Am I enabling?

Enabling is offering “help” that actually hurts your addicted loved one. Enabling includes doing for your loved one what they are able to or should do for themselves. Some examples include paying their bills, taking care of their legal issues/expenses, allowing them to stay in your home, buying food for them on a regular basis, driving them places, calling in sick to work for them, or giving them money. It may seem cruel not to “help,” but enabling allows your drug addicted loved one to continue their destructive behavior. Enabling can be difficult to recognize, because we want what is best for our loved ones and want to show our love and support. Here are some Do’s and Don’ts to help recognize helpful versus enabling behavior.


  • Do set boundaries and stick to them.
  • Do take care of yourself, self-care is not selfish.
  • Do get support from places like Al-Anon, Nar-anon, Alateen, Co-Dependants Anonymous, as well as forms of family therapy when needed.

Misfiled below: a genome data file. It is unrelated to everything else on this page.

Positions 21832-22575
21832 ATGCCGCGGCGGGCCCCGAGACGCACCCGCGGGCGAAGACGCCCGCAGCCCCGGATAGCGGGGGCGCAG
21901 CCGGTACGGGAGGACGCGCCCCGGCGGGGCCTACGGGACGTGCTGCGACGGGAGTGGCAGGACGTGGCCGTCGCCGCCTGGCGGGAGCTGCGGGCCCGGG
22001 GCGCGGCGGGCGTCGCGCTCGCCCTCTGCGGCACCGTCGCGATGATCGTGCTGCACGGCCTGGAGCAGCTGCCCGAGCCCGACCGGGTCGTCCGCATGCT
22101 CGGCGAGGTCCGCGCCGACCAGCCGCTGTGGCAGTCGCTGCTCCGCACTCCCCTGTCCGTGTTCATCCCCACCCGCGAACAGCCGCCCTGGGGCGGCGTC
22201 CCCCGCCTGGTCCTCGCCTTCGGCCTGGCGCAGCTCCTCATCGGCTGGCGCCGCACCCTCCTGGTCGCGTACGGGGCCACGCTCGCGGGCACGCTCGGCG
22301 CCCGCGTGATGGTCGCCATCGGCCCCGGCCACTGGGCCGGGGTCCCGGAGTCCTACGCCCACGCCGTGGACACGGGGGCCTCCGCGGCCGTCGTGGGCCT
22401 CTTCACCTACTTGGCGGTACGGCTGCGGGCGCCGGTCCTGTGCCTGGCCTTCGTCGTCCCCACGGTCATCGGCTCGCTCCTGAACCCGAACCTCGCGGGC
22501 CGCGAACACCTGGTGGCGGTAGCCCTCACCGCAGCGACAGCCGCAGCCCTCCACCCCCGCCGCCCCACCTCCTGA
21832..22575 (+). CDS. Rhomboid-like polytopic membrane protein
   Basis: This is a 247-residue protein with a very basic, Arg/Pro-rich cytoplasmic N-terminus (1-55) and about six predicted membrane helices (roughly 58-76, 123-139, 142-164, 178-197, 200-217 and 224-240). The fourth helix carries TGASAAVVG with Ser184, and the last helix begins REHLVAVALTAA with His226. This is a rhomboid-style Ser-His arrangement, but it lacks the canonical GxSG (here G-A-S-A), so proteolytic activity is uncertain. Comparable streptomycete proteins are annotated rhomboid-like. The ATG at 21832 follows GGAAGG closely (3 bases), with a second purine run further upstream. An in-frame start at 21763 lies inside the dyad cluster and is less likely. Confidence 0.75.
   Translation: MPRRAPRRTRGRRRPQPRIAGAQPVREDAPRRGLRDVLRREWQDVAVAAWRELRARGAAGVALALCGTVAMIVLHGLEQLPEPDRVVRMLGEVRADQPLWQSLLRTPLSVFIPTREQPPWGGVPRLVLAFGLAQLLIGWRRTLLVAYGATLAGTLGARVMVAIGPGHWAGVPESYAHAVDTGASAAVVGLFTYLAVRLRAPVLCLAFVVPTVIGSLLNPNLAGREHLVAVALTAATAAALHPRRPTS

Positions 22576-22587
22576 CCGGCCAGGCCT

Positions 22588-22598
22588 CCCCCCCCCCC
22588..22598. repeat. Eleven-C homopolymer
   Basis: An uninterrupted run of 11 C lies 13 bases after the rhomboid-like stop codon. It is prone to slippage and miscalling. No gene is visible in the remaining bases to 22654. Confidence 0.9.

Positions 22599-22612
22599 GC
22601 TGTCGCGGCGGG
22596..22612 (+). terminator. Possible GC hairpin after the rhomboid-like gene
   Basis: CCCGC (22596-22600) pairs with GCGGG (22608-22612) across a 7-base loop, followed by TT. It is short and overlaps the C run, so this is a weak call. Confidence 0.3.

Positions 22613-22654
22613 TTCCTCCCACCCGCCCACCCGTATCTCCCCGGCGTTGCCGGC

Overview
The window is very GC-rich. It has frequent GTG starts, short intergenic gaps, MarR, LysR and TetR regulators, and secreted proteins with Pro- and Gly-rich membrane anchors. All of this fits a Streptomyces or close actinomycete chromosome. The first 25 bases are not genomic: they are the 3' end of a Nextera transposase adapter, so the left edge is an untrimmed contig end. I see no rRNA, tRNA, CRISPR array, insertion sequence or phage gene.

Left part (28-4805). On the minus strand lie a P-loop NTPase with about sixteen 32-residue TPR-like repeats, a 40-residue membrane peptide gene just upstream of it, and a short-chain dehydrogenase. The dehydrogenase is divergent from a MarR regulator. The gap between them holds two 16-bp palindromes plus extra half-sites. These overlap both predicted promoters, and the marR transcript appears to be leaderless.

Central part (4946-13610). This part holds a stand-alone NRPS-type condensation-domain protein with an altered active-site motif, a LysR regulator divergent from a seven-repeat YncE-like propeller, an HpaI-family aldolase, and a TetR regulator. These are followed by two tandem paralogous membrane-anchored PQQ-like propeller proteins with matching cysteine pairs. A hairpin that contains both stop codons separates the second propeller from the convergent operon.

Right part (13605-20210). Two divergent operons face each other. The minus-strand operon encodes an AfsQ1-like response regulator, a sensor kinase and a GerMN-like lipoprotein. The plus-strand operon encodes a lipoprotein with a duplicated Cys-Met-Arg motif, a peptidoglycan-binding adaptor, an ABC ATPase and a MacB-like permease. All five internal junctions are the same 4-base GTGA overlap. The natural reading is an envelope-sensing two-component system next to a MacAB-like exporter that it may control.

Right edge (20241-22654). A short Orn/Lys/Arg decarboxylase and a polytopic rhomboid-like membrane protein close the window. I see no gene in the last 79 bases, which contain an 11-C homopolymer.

• Do look into professional drug treatment and rehabilitation services.
  • Do educate yourself on addiction.
  • Do encourage your loved one to seek help.
  • Do support the recovery of your loved one.
  • Do remember the needs of other family members.
  • Do recognize that addiction is a disease.
  • Do make a commitment to stop enabling.


  • Don’t support your addicted loved one financially.
  • Don’t let their addiction take over your life.
  • Don’t lecture and intimidate.
  • Don’t try to control your addicted loved one.
  • Don’t give into manipulation.
  • Don’t shame or ridicule.
  • Don’t make excuses or “cover” for them.
  • Don’t blame yourself or others.
  • Don’t feel guilty.
  • Don’t wait and hope it gets better, take action now!

“The hardest thing I had to do was change the locks on my door.”

“I took an active stance on finding her whereabouts and notifying the police of any information that would lead to her capture. She was wanted for breaking her probation. I knew she was on the street using again.”

“You know MIMI, I don’t really know my mom at my older age.”
-8 year old child whose mother had been incarcerated since she was age 5

Addiction Recovery Assistance